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THE CANBERRA TIMES Saturday, June 26, 2010

Explore the Kronosaurus Korner in Australia’s fossil capital RICHMOND By James Shrimpton

Richmond may be 500km inland from Townsville, but the sea has much to do with its ancient history – the vast inland sea that for long periods between 97.5 million and 120 million years ago covered much of central and northwestern Queensland. Today, the countryside surrounding Richmond (population about 800) abounds in what have been called some of the world’s finest fossils of marine creatures, large and small, from the Cretaceous period. On the Flinders River and 216m above sea level, Richmond is also a leg of the triangular Australian Dinosaur Trail, linking it with Hughenden to the east and Winton to the south.

The trail’s Richmond link is in a downtown building called Kronosaurus Korner, developed by local identity Rob Ievers after he suggested to Richmond Shire Council that it buy a former cinema on the main street and turn it into a fossil museum. A statue of a huge snarling kronosaurus stands outside, seemingly daring visitors to enter. A kronosaurus was a large pliosaur, a marine reptile measuring 10m to 12m long with a skull of up to 3.5m; propelled through the water by four powerful flippers. The most remarkable exhibit at the Korner is the 4.25m-long Richmond Pliosaur discovered by Rob Ievers and his brother Ian in 1989. They noticed what appeared to be a fossilised bone poking out from a creek bank on their cattle and sheep property between Richmond and

Hughenden, named Marathon Station. On closer inspection, it was the end of a snout – with teeth in it. On digging 1.5m into the bank, they later unearthed a head and vertebrae. The Richmond Pliosaur has been described as Australia’s premier vertebrate fossil and also one of the world’s best fossilised skeletons of its type. Kronosaurus Korner contains more than 500 fossils of various kinds, and a laboratory where they are prepared for exhibition by a paleontologist and volunteers using dental drills, pneumatic hammers and chemical processes. Richmond’s role as Australia’s fossil capital is celebrated every second autumn by the Richmond Fossil Festival. While Kronosaurus Korner is the centrepiece, the festival offers other activities including fossicking for relics at four specific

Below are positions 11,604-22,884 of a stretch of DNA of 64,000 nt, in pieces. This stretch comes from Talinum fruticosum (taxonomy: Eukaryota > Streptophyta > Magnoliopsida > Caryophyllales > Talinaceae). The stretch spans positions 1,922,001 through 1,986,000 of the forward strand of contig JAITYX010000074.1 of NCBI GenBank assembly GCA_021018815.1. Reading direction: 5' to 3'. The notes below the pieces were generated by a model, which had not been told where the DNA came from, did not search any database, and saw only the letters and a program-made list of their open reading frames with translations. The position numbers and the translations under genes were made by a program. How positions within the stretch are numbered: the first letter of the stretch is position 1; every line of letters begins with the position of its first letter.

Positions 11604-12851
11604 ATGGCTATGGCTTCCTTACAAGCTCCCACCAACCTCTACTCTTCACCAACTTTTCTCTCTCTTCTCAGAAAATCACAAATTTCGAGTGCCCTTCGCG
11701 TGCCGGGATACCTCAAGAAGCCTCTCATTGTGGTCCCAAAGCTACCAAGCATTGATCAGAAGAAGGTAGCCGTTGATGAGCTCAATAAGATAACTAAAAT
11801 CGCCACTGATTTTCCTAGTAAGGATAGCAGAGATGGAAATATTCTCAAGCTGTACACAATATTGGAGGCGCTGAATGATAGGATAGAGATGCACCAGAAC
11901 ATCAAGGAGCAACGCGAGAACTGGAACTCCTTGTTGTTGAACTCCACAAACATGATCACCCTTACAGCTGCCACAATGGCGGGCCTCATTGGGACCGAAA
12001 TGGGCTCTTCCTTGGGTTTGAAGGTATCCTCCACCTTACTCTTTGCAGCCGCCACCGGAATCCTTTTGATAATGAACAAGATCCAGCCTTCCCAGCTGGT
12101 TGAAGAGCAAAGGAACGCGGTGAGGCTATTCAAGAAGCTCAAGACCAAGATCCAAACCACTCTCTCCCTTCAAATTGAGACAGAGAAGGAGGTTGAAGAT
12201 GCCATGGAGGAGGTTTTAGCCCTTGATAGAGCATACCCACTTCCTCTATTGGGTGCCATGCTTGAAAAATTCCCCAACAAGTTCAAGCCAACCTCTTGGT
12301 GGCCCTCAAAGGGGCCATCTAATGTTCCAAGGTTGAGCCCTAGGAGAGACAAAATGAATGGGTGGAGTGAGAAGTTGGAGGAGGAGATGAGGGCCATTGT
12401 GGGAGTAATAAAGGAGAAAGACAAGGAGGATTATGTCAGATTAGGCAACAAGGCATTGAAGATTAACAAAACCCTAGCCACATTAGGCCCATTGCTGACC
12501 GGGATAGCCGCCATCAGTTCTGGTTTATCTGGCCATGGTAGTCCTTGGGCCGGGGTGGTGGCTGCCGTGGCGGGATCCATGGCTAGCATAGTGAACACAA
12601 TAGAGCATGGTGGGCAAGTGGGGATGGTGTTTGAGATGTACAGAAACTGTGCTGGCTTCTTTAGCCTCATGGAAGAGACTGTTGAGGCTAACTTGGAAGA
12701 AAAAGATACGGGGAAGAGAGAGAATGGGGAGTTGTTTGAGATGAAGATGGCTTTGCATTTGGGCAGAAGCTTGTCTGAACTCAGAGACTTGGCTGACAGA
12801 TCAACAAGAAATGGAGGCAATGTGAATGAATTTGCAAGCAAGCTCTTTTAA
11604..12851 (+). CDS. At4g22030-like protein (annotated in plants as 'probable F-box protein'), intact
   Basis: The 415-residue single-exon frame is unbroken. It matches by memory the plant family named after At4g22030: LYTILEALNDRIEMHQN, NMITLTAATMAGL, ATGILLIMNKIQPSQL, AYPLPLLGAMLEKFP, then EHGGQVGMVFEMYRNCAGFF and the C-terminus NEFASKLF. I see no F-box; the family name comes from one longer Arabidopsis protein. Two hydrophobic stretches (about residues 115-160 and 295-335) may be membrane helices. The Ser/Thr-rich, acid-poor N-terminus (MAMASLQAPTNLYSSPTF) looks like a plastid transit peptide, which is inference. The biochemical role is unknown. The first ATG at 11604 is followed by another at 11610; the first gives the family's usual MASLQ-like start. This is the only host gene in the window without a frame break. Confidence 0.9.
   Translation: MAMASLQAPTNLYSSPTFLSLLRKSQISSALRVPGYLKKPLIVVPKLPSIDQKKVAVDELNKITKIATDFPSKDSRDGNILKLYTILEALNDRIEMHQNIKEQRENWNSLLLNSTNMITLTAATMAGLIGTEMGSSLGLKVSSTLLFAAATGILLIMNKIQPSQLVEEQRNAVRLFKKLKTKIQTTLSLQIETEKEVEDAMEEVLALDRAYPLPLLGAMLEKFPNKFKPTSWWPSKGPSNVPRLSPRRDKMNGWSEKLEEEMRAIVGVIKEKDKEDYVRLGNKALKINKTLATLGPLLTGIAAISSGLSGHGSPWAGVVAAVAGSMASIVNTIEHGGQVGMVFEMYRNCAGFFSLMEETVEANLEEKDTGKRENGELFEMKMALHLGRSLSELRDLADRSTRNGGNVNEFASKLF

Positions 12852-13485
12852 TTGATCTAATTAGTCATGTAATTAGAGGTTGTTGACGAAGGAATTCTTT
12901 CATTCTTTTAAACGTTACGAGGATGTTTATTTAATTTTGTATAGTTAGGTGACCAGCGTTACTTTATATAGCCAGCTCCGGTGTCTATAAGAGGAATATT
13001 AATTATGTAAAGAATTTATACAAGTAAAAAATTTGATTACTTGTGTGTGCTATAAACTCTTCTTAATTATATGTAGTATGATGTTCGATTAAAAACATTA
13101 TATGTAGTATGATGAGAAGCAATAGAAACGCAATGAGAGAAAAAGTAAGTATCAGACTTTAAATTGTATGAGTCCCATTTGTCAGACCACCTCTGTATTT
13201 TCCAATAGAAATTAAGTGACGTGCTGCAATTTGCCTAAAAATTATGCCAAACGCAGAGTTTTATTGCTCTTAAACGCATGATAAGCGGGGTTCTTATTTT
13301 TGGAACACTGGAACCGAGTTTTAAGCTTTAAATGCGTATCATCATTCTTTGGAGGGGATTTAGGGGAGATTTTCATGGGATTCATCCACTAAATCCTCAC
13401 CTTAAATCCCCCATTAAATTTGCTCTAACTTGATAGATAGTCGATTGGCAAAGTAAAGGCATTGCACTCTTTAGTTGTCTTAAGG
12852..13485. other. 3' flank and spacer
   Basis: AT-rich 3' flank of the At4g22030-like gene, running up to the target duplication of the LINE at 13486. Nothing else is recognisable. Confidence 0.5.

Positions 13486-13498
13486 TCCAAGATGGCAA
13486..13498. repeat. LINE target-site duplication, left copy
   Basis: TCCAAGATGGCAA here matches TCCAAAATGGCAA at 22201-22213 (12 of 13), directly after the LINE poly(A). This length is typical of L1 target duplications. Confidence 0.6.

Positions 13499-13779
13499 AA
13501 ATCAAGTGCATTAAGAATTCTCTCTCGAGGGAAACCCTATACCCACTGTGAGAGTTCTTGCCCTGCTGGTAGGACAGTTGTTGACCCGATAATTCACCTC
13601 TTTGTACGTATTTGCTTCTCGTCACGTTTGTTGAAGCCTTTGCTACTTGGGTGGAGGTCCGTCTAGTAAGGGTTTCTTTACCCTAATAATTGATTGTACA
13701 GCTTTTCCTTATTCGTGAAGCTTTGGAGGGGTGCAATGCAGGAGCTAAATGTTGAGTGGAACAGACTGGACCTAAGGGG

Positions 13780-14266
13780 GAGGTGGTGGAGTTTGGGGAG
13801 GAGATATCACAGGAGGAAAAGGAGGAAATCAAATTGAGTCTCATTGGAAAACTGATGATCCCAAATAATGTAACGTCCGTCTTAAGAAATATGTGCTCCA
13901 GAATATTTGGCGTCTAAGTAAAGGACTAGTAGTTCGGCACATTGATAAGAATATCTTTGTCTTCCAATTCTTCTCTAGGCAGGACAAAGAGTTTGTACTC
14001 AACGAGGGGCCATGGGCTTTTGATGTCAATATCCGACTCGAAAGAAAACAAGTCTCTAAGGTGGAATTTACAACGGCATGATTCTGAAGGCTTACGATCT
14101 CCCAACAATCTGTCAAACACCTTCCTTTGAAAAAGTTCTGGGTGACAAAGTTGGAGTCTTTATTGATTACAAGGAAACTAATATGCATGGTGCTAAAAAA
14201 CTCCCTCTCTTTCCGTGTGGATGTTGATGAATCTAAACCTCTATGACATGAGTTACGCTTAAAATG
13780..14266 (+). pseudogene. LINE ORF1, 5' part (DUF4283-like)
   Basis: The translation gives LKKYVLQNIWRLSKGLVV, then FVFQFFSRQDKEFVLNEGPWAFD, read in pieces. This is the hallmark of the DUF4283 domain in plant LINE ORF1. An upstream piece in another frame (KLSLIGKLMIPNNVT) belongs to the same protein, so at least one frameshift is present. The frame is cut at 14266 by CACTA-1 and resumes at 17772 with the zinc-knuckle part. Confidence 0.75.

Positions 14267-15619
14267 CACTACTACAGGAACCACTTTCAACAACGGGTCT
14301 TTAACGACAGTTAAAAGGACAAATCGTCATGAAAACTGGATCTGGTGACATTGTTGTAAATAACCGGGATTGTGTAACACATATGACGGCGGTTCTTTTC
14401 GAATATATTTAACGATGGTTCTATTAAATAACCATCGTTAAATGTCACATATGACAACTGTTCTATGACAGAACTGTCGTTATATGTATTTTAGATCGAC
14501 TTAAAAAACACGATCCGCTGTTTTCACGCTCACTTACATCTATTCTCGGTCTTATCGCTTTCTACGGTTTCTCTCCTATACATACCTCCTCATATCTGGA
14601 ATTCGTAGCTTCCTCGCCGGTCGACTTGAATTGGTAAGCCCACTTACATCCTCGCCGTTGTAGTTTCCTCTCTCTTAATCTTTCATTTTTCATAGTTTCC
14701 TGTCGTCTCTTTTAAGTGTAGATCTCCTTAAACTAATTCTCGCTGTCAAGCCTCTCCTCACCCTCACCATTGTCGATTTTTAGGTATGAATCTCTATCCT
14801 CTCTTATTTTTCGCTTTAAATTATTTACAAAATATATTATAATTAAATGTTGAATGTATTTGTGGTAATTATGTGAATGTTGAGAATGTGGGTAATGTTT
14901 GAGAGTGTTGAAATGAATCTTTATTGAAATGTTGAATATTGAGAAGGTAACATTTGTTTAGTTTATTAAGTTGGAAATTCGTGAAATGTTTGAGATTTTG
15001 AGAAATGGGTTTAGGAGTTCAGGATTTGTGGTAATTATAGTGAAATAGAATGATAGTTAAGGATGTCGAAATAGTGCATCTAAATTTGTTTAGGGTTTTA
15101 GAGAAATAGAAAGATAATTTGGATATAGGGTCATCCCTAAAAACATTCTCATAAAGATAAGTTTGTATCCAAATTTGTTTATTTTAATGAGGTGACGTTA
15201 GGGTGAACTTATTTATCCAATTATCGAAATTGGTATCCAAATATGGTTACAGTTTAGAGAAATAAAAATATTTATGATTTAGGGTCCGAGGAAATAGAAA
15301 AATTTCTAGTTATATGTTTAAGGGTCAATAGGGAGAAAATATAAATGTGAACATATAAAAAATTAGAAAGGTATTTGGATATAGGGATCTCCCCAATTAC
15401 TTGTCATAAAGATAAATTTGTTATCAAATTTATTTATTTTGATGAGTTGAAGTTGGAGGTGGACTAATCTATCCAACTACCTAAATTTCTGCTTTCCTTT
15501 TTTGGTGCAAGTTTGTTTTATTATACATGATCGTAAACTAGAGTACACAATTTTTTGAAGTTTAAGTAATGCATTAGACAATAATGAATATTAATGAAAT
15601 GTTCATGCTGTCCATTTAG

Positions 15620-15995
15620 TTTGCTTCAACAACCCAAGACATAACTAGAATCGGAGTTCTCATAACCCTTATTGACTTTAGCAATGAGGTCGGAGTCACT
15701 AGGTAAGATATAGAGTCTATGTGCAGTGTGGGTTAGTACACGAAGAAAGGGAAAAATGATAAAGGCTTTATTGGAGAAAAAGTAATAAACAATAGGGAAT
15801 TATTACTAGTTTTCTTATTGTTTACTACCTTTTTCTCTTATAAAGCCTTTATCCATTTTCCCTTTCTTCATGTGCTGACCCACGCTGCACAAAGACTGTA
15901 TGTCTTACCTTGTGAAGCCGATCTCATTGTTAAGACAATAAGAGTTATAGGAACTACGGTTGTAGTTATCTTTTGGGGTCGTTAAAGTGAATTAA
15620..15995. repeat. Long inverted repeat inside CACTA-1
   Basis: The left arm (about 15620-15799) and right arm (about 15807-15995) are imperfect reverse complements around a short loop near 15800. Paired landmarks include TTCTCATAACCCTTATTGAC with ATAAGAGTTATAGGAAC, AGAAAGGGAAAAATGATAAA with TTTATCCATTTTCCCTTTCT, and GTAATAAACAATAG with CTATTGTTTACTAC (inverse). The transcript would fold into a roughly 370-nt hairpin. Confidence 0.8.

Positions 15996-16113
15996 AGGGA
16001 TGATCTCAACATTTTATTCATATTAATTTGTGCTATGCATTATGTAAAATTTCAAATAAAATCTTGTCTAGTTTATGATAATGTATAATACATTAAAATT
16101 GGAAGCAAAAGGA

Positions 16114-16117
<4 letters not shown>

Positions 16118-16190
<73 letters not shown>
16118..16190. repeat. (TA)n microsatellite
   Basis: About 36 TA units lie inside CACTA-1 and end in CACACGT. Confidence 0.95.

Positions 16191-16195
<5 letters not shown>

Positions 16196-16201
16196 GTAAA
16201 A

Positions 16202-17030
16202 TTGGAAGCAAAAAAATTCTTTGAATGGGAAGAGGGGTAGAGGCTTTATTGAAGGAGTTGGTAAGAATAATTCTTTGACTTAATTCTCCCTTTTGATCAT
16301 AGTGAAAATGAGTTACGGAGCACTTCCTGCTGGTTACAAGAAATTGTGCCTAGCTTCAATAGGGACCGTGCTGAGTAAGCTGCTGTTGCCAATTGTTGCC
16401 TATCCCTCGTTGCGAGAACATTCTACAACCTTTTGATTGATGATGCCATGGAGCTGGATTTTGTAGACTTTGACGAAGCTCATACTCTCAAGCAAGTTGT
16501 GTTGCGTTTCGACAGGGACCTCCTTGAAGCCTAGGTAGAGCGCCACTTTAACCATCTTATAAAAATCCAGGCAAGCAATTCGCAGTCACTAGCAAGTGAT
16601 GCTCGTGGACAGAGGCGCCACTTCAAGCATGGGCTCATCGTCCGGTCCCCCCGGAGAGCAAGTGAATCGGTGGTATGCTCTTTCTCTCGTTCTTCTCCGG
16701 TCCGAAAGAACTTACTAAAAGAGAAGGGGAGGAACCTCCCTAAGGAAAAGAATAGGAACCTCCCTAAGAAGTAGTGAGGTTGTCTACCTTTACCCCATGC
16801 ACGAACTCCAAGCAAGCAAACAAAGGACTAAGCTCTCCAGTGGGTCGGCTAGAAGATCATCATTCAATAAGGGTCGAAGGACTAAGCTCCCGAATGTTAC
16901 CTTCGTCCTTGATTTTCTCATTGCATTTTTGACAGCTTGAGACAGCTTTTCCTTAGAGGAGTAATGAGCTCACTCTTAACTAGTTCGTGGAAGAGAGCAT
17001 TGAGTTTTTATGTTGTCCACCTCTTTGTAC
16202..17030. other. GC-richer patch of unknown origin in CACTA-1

sites (maps provided), a rodeo, camel racing, moonrock throwing, tours of the town and nearby bushland, plus visits to Queensland’s only sandalwood factory and fishing in the Flinders River. Fossickers are allowed to take home their finds unless they are deemed ‘‘significant’’, in which case they may be added to the Korner’s collection. Moonrocks are the local name for rounded limestone boulders found in the area, and the competition is like a cross between shot-putting and discus throwing. The men throw moonrocks weighing 26kg, while the women’s weigh 17kg. In Lions Park on Goldring Street, Richmond’s main thoroughfare, is a stack of seven moonrocks of ever-decreasing size, a monument opened by then Queensland premier Joh BjelkePetersen in 1976 to mark the bitumen

IF YOU GO Kronosaurus Korner is open daily (between 8am and 4pm from June 1, 2010) except for Christmas Day, Boxing Day, New Year’s Day, Good Friday – also, sensibly, at reduced hours on Melbourne Cup day. Admission charges are $10 for adults, concession $8 and children $6. Details: visit or or call 1300 576 665.

sealing of the Flinders Highway from Townsville. ■ The writer visited Richmond courtesy of Tourism Queensland. AAP

BIG BITE: The snarling kronosaurus outside the fossil museum in Richmond.

Turning back time in PNG THE WAHGI VALLEY



By Roderick Eime

Trans Niugini Tours ( offer an extensive range of tours and excursions throughout Papua New Guinea. Call: +675 542 1438 or email: Pacific Blue offer flights from Sydney to Port Moresby (connecting via Brisbane) with fares starting from $319 per person, one way on the net. Direct flights are also available from Brisbane on Mondays, Wednesdays, Fridays and Sundays from $239 per person, one way on the net. Visit: Both Air Niugini and Airlines of PNG fly daily to Mount Hagen. Best time to visit: Mount Hagen Show is a cultural feast staged every August. First Contact is available on DVD from Arundel Films.